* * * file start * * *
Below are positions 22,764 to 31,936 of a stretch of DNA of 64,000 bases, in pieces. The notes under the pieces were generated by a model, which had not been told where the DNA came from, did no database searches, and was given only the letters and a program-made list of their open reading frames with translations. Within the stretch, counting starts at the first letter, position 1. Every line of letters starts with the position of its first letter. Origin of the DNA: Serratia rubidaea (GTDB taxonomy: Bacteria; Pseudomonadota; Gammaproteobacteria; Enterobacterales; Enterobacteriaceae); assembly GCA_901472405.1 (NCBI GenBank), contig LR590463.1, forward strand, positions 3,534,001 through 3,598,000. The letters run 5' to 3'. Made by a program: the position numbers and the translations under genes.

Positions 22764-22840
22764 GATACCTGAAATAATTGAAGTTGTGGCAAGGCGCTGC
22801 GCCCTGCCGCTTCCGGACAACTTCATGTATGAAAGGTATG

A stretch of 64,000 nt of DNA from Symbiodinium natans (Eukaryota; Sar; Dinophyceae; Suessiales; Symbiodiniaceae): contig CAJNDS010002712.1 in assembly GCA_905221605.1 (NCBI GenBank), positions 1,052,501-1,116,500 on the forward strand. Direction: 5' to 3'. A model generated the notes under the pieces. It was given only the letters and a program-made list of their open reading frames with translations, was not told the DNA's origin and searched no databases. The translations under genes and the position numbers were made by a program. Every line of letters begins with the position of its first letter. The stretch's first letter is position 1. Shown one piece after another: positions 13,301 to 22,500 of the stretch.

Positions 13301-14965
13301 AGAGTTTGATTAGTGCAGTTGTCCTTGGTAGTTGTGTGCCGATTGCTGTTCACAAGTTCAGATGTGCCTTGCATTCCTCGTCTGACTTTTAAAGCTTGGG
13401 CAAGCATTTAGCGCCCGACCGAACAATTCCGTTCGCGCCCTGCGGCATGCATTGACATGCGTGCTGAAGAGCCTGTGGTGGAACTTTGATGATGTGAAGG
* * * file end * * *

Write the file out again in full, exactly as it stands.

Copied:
Below are positions 22,764 to 31,936 of a stretch of DNA of 64,000 bases, in pieces. The notes under the pieces were generated by a model, which had not been told where the DNA came from, did no database searches, and was given only the letters and a program-made list of their open reading frames with translations. Within the stretch, counting starts at the first letter, position 1. Every line of letters starts with the position of its first letter. Origin of the DNA: Serratia rubidaea (GTDB taxonomy: Bacteria; Pseudomonadota; Gammaproteobacteria; Enterobacterales; Enterobacteriaceae); assembly GCA_901472405.1 (NCBI GenBank), contig LR590463.1, forward strand, positions 3,534,001 through 3,598,000. The letters run 5' to 3'. Made by a program: the position numbers and the translations under genes.

Positions 22764-22840
22764 GATACCTGAAATAATTGAAGTTGTGGCAAGGCGCTGC
22801 GCCCTGCCGCTTCCGGACAACTTCATGTATGAAAGGTATG

A stretch of 64,000 nt of DNA from Symbiodinium natans (Eukaryota; Sar; Dinophyceae; Suessiales; Symbiodiniaceae): contig CAJNDS010002712.1 in assembly GCA_905221605.1 (NCBI GenBank), positions 1,052,501-1,116,500 on the forward strand. Direction: 5' to 3'. A model generated the notes under the pieces. It was given only the letters and a program-made list of their open reading frames with translations, was not told the DNA's origin and searched no databases. The translations under genes and the position numbers were made by a program. Every line of letters begins with the position of its first letter. The stretch's first letter is position 1. Shown one piece after another: positions 13,301 to 22,500 of the stretch.

Positions 13301-14965
13301 AGAGTTTGATTAGTGCAGTTGTCCTTGGTAGTTGTGTGCCGATTGCTGTTCACAAGTTCAGATGTGCCTTGCATTCCTCGTCTGACTTTTAAAGCTTGGG
13401 CAAGCATTTAGCGCCCGACCGAACAATTCCGTTCGCGCCCTGCGGCATGCATTGACATGCGTGCTGAAGAGCCTGTGGTGGAACTTTGATGATGTGAAGG